Oh, this is going to be swell.
Tuesday night, if things went according to schedule, road crews closed the southbound exits off Interstate 275 onto Dale Mabry Highway. Estimates from the Florida Department of Transportation are it will reopen in about four months.
Transportation officials suggest you take another exit, such as Himes Avenue. Of course, it wasn’t that long ago they moved the Himes exit over to the other side of the interstate to make it more interesting watching motorists cut across three lanes at the last minute.
It could be they have it all figured out down to the last Bob’s barricade. My guess is that future generations are going to talk about the closure and its consequences in whispers as they compare it with the Great Snow of ’77, the hurricanes of 2004, the Frankenstein Bridge, the days of Malfunction Junction and maybe even the Green Band.
All of those, of course, are monumental events that have become legendary in these parts. This one should be right up there.
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If you were here for the Great Snow in 1977 and you areone of those who grew up in the white stuff, this might not seem like such a big deal. I mean, if it had snowed like that in Omaha you might have worn a Hawaiian shirt to the office.
But if you are a native and were here, you remember the snowmen that melted before noon, the cars slipping and sliding across the Davis Islands Bridge, the fender benders and the surreal landscape of Tampa blanketed in white.
A lot of you were around for the hurricanes that blew across the state in 2004. We had one chase our small convoy of cars that evacuated town only to have a storm follow us up the interstate toward Orlando. It made for one of Florida’s more stressful summers.
The Frankenstein Bridge, of course, was the original Howard Frankland Bridge, rough and bumpy from being built with saltwater and cement and with no escape from traffic accidents; it was a miserable and often terrifying trip across Tampa Bay.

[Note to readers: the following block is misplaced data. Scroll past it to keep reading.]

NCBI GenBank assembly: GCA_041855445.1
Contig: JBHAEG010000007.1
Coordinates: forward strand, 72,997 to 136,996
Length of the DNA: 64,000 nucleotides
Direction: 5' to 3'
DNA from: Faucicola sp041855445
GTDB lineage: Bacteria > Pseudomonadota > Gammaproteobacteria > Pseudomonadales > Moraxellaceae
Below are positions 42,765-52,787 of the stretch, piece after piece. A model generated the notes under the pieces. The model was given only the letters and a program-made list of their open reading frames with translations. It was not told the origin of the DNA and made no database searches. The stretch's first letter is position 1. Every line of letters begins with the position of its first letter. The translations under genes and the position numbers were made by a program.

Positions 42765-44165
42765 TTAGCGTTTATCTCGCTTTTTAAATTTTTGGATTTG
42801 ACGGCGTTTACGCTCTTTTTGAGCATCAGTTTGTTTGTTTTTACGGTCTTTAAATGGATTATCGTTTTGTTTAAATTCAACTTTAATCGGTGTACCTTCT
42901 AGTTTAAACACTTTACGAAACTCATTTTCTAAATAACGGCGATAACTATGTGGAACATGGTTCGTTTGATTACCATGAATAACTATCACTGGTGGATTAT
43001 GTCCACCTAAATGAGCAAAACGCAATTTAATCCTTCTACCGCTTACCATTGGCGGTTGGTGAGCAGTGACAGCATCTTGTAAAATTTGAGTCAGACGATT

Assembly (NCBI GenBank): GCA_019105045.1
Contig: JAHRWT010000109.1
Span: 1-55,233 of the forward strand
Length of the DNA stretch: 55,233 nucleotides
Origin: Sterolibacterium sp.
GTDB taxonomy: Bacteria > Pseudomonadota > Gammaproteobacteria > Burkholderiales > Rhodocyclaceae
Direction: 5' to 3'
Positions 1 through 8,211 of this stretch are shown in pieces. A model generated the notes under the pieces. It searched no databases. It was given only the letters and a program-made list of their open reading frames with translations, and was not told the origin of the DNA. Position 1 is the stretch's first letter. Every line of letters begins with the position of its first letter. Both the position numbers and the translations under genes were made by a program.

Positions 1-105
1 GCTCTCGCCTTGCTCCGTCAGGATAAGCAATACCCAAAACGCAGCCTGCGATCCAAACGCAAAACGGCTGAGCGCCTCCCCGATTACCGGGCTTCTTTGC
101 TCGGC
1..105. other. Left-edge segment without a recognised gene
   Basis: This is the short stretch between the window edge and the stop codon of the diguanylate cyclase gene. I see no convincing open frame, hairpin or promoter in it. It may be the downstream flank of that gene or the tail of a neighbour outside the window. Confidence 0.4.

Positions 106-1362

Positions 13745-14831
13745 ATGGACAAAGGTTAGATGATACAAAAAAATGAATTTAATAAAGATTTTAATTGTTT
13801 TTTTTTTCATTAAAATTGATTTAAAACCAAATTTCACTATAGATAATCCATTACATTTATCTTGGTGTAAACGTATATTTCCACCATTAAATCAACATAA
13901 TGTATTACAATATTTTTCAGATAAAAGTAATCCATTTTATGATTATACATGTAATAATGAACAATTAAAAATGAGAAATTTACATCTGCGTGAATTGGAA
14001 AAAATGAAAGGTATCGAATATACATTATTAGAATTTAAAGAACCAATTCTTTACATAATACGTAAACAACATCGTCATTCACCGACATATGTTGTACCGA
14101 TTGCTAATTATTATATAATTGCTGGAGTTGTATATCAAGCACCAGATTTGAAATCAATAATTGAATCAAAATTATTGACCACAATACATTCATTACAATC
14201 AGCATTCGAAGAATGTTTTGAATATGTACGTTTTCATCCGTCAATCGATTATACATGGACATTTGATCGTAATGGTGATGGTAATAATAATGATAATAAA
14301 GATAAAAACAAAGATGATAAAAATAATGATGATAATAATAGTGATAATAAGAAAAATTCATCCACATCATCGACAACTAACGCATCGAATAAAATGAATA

Malfunction Junction was Tampa’s downtown interstate interchange, allegedly designed by Salvador Dalí after he ate a mushroom pizza. Now redesigned after millions of dollars, it already is overloaded and soon to be dysfunctional once again.
The Green Band was a part of the Malfunction Junction legend. The idea behind the experimental “green band” was that you would follow a series of green blinking lights up the Ashley Drive entrance ramp onto the interstate downtown, and the green band would send you safely into traffic. Fortunately, it was removed before too many people were hurt.
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So now comes the closing of the Dale Mabry exit off of I-275.
For Tampa, Dale Mabry is the Great White Way. Almost everything that is important in our lives is either on Dale Mabry or you have to drive on Dale Mabry to find it.
Dale Mabry is the way we get home. Our football stadium is on Dale Mabry. At the southern tip of the highway, the safety of the western world is in the hands of Central Command at MacDill Air Force Base. Every food chain in America (except for my favorite Skyline Chili over in Clearwater) is on Dale Mabry.
It’s the home of the Village Inn, where you can get a solid omelet late at night, and a nudie bar with a flying saucer on top to give people on the road something to talk about.
It’s the main way to Boliche Boulevard for some cheap Cuban eats, or to get out to Carrollwood, where it seems a million people live.
I don’t know, the traffic might not be so bad after all, but if I were you I’d pack a lunch.